Activists Organize Committee on Kim Young-hwan’s Torture

August 9th, 2012

Members of a group that had worked for the release last month of South Korean activist Kim Young-hwan, who was tortured and detained in China by Chinese authorities for over 100 days, held a press conference and demonstration in front of the Chinese Embassy in Seoul this morning at which they announced that they were going to form a committee. The purpose of the task force is to draw up and implement countermeasures to the torture of Kim.

Participants included about 20 leading local human rights activists such as Lee Jae Gyo (Attorney, President of Zeitgeist), Dr. Yun Yeo Sang (President of Database Center for North Korean Human Rights), Heo Hyun Jun (Executive Secretary of Tongyong Daughters Movement) and Ha Tae-kyung (National Assemblyman and former head of Open Radio for North Korea).

Ha said that the committee’s aim was to “get Beijing to apologize for torturing Kim and prevent it from ever repeating such atrocities.”

He also said the task force’s prominent South Korean human rights advocates planned to pursue a three-prong strategy for attaining its goals. It intends to “raise public awareness of the torture Kim underwent, file a lawsuit against the Chinese government in a court in China over its abominable treatment of Kim and also request that the United Nations address the case of Kim’s torture.”

Organizers of the conference said they “hope China becomes a responsible member of the international society, and the Sino-Korean relationship, marking its 20th anniversary, can become closer.”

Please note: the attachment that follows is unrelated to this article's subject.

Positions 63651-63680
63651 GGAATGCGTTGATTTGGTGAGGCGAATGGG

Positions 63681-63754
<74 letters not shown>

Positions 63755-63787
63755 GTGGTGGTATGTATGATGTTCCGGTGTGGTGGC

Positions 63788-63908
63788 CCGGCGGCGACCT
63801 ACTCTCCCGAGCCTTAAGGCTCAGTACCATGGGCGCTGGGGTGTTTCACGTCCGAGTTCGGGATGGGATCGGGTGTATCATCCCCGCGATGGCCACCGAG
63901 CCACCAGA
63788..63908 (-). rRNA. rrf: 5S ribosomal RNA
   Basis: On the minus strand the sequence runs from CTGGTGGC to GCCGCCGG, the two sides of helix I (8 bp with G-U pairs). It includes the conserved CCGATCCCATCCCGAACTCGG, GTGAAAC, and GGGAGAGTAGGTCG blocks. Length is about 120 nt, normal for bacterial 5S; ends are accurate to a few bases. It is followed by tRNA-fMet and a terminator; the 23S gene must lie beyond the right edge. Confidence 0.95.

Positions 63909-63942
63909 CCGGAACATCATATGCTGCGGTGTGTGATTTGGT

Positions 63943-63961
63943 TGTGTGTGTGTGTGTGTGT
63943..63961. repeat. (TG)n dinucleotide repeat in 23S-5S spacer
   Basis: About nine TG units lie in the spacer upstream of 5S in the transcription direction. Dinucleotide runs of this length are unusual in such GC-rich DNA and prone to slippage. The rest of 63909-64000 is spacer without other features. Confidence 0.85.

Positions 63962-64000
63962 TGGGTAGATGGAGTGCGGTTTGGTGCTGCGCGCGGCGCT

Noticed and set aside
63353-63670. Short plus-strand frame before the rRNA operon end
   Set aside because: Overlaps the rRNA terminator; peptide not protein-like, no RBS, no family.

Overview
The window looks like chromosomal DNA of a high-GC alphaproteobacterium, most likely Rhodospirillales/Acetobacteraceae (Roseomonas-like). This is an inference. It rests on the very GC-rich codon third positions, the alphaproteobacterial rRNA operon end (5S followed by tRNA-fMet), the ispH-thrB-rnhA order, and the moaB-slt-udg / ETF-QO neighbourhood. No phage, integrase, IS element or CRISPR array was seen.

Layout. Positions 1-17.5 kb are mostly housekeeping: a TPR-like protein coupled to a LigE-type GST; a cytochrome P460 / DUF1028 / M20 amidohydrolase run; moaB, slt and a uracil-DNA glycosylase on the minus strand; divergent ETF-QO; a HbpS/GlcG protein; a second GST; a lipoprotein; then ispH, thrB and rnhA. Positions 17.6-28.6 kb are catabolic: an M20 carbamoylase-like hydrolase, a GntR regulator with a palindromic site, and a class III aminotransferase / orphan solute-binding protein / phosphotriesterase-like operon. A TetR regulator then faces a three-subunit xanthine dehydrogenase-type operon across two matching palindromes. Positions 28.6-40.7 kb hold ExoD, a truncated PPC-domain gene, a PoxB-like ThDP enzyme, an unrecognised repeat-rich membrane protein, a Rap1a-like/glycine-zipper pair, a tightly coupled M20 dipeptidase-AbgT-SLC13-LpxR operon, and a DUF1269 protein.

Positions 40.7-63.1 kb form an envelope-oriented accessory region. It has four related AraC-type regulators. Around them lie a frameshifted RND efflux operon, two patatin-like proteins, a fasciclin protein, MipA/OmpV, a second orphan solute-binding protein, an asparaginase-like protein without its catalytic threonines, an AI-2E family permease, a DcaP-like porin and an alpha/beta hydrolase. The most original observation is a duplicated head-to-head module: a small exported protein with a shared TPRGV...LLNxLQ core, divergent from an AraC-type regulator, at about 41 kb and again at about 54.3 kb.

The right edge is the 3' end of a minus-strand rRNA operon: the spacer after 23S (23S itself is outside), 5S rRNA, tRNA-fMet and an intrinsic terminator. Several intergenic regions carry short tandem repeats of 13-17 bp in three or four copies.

The press conference was attended by many local media organizations and TV networks, but Kim himself was not present.

Just one day before, Kim had gone through magnetic resonance imaging at Jeonju Samsung Hospital in North Jeolla Province to try to obtain evidence supporting his claims of torture and beatings while he was being held in China for trying to promote North Korean human rights.

The MRI exam revealed possible signs of torture – namely, abnormally dark and collapsed tissue in the muscle and bone between his eyes and cheekbones. The scars suggest he was struck over and over beneath his eyes, where nerves are highly sensitive to pain, as a way of torturing him

However, experts say the test results are not good enough to confirm Kim underwent torture and recommend more thorough hospital exams it he wants to prove his point. As a result, Kim is scheduled to go through medical check-ups in greater detail next week.

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About the Author

Jennifer Chang

Jennifer Chang is a freelance broadcast and print journalist. She is now a Seoul-based correspondent with Global Radio News in London, and makes appearances as a reporter on English-language TV networks around the world. She also contributes articles to various publications such as the Christian Science Monitor's Global News Blog and Asia-Pacific Business and Technology Report, a magazine with subscribers in over 30 Asia-Pacific nations. Prior to working for GRN, she covered North and South Korea for the U.S. network, CBS Radio News.

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